SYDNEY — There was general consensus in Australia yesterday that retaining the Ashes this year got a little bit harder after the appointment of wily compatriot Trevor Bayliss as England’s new head coach.
While former cricketers lined up to hail the success of “a ripper of a bloke” in landing such a big job, Australia coach Darren Lehmann gave a reminder that immediate success for Bayliss could mean failure for his country.
“Trevor has been a great servant of the game in Australia and has had great success with New South Wales in both the long and short format,” he said from Antigua, where the Test side are preparing for a series against West Indies.
“A trademark of Trevor’s teams are that they are well prepared and this just serves as another reminder to us that this Ashes will be a tough contest.”
English cricket fans will be happy if Bayliss has as much impact on their team, humiliated 5-0 in the last Ashes series in 2013-14, as Lehmann had on Australia after taking over in the wake of the sacking of Mickey Arthur in 2013.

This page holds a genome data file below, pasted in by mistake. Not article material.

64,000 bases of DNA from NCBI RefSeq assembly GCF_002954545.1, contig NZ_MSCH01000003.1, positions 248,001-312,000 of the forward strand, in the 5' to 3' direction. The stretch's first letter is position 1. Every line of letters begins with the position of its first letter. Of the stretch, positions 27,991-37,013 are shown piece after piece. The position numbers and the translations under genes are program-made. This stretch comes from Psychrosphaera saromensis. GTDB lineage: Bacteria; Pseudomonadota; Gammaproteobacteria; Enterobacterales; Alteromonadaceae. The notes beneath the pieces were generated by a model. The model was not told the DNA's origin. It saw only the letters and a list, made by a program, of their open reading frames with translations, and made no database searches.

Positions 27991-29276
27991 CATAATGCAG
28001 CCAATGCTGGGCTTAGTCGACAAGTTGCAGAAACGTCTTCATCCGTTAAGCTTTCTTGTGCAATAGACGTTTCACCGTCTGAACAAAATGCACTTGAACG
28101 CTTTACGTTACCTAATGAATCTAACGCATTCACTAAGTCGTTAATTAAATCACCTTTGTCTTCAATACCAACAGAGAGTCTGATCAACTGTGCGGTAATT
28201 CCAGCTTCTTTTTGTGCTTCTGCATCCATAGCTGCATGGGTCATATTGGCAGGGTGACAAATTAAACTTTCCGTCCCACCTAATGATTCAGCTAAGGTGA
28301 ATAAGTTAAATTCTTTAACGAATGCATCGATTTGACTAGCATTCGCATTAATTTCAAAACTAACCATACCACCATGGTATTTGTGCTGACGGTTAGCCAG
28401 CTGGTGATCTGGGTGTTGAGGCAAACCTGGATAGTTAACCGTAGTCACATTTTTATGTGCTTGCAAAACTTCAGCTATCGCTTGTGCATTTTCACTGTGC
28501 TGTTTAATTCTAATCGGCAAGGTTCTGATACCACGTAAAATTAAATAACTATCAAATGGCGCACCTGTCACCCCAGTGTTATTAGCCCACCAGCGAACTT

If Bayliss does manage to galvanise England in time for the start of the Ashes in Cardiff on July 8, it is safe to say it will not be through extended data analysis or complicated tactical or psychological interventions.
“He has been successful for very simple reasons, and that is he keeps it simple,” former Test bowler Geoff Lawson said when Bayliss first applied for the England job last year.
“He never gets overly excited or overly depressed by the game or by performances and he’s got a great knowledge of the game.
“But, his man management is a real strength — he’s relaxed and calming and able to get the best out of players.”
Bayliss will certainly bring inside knowledge of the Australia side with Michael Clarke, Steve Smith, David Warner, Mitchell Starc and Josh Hazlewood among those to have played under him at New South Wales.
And if the first Australian to run the England side lacks any local knowledge, he will have assistant coach Paul Farbrace at his side, as he did when he led Sri Lanka to the 2011 World Cup final. Bayliss was described as “old-school” by spin-bowling great Shane Warne among others and there was widespread agreement on the quality of the 52-year-old as a man. — Reuters